In one of our past posts, we discussed various causes of traumatic brain injuries (also known as TBIs). Sports are often a significant source of traumatic brain injuries, especially sports that involve heavy contact. Over the past decade, due to advances in scientific and medical research, personal injury lawyers and others who regularly see the effect of sports injuries have been learning more and more about the long-term effects of such injuries on the brain.
Concussions are the most common type of sports injury leading to a traumatic brain injury. Depending on the sport they play, some athletes may experience multiple concussions over their athletic career, which will have a compounding effect on the brain. Sometimes the effects of these injuries do not manifest for years after the injury occurred.
Recently, doctors have been able to provide more and more information to the public about the long-term effects of concussions in certain athletes, such as football players. Due to the heavy contact nature of football, especially with the tackles, these athletes are prone to head trauma. Concussions and all other types of injuries in all sports are getting more attention in the news, especially in football.
In some cases, concussions are the result of illegal actions. In the sporting context, there are rules about what types of contact are allowed, and others that are prohibited because they are dangerous. If the leagues or teams do not enforce their rules and regulations properly, they may be liable for damages. The ability to sue will depend on the capacity in which you are playing a sport (professionally vs amateur) and what rules are in place for dealing with injuries.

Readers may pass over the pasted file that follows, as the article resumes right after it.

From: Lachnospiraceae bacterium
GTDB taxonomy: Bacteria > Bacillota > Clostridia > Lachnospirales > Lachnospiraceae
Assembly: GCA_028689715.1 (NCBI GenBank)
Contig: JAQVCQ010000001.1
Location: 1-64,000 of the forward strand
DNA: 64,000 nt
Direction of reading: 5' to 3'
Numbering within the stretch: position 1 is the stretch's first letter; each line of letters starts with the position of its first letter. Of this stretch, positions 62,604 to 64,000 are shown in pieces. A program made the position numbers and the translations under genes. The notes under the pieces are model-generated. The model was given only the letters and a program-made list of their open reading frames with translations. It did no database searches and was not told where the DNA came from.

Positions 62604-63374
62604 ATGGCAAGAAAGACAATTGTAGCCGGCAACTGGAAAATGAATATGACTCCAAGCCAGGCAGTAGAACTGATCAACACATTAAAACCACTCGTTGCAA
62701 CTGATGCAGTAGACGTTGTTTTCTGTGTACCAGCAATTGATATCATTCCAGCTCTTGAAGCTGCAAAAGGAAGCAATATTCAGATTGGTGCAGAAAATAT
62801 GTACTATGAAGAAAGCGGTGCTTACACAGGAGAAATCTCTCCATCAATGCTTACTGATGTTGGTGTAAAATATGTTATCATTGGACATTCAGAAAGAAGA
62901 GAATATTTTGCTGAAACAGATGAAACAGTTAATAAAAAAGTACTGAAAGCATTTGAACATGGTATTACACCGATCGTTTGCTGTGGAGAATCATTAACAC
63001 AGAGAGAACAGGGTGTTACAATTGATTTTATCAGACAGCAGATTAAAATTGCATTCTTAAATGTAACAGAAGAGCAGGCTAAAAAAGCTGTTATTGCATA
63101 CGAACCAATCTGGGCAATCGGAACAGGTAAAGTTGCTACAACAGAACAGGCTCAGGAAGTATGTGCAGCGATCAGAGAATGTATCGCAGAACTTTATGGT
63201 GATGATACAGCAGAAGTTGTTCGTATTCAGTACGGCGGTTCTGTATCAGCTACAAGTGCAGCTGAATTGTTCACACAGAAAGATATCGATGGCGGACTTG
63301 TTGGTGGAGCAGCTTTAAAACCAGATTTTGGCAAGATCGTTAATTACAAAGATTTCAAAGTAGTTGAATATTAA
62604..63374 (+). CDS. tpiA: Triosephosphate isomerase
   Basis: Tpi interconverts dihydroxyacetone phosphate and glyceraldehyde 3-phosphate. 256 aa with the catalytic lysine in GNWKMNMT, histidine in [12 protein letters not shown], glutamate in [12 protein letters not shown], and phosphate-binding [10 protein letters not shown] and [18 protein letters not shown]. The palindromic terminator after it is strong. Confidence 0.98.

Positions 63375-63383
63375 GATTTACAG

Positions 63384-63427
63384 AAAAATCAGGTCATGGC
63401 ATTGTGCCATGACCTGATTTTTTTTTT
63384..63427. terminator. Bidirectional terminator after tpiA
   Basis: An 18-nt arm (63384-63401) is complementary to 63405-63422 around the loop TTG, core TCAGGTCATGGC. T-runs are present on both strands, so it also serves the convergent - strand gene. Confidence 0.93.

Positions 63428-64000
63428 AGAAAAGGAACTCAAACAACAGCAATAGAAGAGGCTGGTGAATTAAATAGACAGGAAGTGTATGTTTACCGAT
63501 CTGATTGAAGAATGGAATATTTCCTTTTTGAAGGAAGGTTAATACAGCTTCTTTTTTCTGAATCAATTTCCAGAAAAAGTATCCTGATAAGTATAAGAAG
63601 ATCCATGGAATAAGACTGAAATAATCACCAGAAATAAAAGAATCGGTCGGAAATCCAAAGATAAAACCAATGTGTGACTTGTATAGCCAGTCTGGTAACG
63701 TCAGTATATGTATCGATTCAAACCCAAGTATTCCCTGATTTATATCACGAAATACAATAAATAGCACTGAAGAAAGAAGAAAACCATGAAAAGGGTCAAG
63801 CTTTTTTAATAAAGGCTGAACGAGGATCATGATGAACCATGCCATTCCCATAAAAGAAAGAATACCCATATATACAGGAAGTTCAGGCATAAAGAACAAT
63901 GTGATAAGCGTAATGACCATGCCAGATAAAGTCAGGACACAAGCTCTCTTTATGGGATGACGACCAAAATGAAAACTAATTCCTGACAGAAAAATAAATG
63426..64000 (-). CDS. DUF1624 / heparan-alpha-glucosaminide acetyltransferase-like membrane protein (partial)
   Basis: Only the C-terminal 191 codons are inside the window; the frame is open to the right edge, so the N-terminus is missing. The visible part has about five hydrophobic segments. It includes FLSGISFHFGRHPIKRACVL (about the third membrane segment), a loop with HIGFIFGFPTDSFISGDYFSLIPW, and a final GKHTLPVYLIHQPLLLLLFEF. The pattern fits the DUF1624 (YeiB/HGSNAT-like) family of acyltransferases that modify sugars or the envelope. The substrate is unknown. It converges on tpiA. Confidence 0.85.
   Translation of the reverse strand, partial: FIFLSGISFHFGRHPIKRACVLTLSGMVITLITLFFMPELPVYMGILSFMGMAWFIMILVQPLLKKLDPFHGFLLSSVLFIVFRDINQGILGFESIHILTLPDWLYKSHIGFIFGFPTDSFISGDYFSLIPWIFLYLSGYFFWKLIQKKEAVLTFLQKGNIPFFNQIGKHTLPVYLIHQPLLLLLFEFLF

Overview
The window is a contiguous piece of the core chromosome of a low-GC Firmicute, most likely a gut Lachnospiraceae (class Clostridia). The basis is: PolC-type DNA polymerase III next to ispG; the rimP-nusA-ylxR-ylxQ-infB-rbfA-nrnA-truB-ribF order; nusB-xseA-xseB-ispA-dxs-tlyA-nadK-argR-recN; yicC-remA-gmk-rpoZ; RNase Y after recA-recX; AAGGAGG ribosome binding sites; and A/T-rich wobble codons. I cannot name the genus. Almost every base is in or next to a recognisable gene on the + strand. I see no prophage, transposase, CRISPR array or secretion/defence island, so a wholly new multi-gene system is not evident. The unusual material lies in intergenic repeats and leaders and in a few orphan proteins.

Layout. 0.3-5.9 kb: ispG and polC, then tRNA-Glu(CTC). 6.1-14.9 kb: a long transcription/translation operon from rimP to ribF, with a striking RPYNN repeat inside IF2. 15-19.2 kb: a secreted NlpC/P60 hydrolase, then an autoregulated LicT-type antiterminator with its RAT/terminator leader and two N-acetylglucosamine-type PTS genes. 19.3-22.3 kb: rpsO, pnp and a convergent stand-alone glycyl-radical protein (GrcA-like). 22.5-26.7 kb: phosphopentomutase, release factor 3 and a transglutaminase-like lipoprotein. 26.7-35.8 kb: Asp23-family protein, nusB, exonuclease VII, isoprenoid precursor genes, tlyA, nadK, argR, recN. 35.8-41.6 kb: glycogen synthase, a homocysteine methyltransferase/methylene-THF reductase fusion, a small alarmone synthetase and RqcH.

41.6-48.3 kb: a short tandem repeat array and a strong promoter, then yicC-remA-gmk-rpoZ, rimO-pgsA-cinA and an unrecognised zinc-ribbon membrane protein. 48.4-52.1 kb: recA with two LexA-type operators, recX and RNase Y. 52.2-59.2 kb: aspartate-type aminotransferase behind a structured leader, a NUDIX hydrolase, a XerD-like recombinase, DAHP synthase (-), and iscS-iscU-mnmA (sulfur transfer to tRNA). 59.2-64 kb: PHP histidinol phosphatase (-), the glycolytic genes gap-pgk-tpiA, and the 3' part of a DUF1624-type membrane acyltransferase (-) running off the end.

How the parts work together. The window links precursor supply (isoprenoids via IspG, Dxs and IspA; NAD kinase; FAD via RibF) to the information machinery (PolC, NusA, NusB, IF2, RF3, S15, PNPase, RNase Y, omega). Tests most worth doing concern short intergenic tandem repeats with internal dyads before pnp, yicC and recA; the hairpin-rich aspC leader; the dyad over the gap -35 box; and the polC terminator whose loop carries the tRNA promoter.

It is important to remember that while in the past, some of these hits and resulting concussions were just accepted as part of the game, that mentality is changing as we learn more about the detrimental effects of concussions. Former professional athletes are suing leagues for how they have handled injuries in the past and it is developing a conversation on how to better protect athletes.
Major League Sports and Head Injuries
In one of the largest studies of its kind published in the Journal of the American Medical Association, researchers found that that of 111 deceased National Football League (“NFL”) players, 110 of them had chronic traumatic encephalopathy (“CTE”).
CTE is a degenerative brain disorder associated with repetitive head trauma and has been linked to suicidal behaviour, dementia, and declines in memory, function, and mood. CTE has four stages. It often appears years after the injuries and may exhibit as depression. One of the biggest challenges in addressing CTE is that it cannot be diagnosed until someone has died and their brain tissue can be examined.
The results of this study are relevant to both athletes who play football, and athletes who play other high contact sports. For instance, in hockey, players are often hit in the head or hit into the side boards, which can result in concussion and other head injuries.
Over the past 5-10 years, sports organizations like the NFL and the National Hockey League (NHL), have been implementing protocols that must be followed after a hit to the head or a hit that appears to have had an effect on the brain. There are concussion protocols that players must pass in order to be allowed to play again, and in some situations, football players are not allowed back on the field for weeks.